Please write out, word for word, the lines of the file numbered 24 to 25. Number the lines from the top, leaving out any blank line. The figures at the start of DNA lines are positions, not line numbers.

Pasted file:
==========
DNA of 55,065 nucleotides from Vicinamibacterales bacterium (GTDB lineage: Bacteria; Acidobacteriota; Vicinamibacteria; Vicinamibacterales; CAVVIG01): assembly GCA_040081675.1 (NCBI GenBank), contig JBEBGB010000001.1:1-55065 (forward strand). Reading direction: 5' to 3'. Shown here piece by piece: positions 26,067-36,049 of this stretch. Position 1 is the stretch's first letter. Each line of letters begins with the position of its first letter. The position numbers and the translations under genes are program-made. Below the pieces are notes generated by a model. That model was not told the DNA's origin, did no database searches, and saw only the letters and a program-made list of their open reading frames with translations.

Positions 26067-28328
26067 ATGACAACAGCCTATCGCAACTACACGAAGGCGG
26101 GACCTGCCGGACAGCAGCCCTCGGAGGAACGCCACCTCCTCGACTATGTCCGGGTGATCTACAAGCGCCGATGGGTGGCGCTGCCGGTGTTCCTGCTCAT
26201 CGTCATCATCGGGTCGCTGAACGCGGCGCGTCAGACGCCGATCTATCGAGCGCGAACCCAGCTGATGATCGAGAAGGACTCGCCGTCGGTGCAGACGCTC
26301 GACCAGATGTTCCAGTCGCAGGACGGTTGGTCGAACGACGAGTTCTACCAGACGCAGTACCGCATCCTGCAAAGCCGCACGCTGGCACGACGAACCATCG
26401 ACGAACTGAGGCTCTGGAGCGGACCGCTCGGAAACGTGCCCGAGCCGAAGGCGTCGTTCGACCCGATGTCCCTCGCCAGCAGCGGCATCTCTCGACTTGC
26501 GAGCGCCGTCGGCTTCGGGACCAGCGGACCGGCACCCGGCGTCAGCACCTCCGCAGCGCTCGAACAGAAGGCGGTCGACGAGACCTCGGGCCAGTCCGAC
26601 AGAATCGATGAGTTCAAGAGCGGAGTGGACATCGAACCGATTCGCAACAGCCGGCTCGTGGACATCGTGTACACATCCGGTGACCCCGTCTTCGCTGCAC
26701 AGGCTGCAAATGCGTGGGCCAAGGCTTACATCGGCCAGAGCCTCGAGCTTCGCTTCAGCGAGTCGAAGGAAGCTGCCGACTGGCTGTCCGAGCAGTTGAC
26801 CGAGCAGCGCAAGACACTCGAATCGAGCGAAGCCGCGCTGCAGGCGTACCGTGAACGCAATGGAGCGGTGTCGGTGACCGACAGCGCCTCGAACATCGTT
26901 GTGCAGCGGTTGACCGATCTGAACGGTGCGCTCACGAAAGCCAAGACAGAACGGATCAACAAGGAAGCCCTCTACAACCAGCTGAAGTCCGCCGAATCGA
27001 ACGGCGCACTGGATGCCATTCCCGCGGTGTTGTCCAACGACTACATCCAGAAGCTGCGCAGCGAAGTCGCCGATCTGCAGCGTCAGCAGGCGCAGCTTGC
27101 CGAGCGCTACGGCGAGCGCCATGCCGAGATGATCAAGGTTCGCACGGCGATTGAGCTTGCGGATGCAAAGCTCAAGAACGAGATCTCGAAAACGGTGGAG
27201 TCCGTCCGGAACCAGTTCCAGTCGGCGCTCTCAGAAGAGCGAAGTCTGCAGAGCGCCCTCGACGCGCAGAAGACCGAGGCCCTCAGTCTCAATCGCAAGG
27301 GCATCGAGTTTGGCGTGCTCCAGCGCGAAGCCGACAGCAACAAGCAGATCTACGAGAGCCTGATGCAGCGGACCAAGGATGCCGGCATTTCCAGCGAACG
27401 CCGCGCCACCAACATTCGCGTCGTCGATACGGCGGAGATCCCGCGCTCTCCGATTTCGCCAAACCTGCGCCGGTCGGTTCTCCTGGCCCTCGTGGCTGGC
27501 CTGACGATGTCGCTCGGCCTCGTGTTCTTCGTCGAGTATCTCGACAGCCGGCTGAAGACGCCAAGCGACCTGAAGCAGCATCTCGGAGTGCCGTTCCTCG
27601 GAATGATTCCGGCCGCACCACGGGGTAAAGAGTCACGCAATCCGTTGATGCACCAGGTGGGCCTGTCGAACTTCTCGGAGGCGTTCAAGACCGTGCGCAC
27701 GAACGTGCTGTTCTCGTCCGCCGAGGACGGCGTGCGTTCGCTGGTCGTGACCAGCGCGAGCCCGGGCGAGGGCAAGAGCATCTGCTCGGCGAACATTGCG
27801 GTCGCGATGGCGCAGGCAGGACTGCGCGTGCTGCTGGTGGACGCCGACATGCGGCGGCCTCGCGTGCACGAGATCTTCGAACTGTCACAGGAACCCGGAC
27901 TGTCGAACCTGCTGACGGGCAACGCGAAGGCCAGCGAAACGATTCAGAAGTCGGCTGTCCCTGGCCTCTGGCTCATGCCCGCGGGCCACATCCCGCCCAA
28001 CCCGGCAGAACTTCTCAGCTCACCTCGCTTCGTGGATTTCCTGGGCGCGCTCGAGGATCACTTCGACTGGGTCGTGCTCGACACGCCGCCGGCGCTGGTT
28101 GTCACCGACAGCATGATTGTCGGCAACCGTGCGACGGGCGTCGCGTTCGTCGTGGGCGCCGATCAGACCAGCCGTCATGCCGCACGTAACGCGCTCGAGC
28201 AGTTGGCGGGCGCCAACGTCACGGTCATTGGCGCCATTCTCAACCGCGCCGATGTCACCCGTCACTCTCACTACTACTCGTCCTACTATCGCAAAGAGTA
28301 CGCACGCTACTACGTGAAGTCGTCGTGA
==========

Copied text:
28101 GTCACCGACAGCATGATTGTCGGCAACCGTGCGACGGGCGTCGCGTTCGTCGTGGGCGCCGATCAGACCAGCCGTCATGCCGCACGTAACGCGCTCGAGC
28201 AGTTGGCGGGCGCCAACGTCACGGTCATTGGCGCCATTCTCAACCGCGCCGATGTCACCCGTCACTCTCACTACTACTCGTCCTACTATCGCAAAGAGTA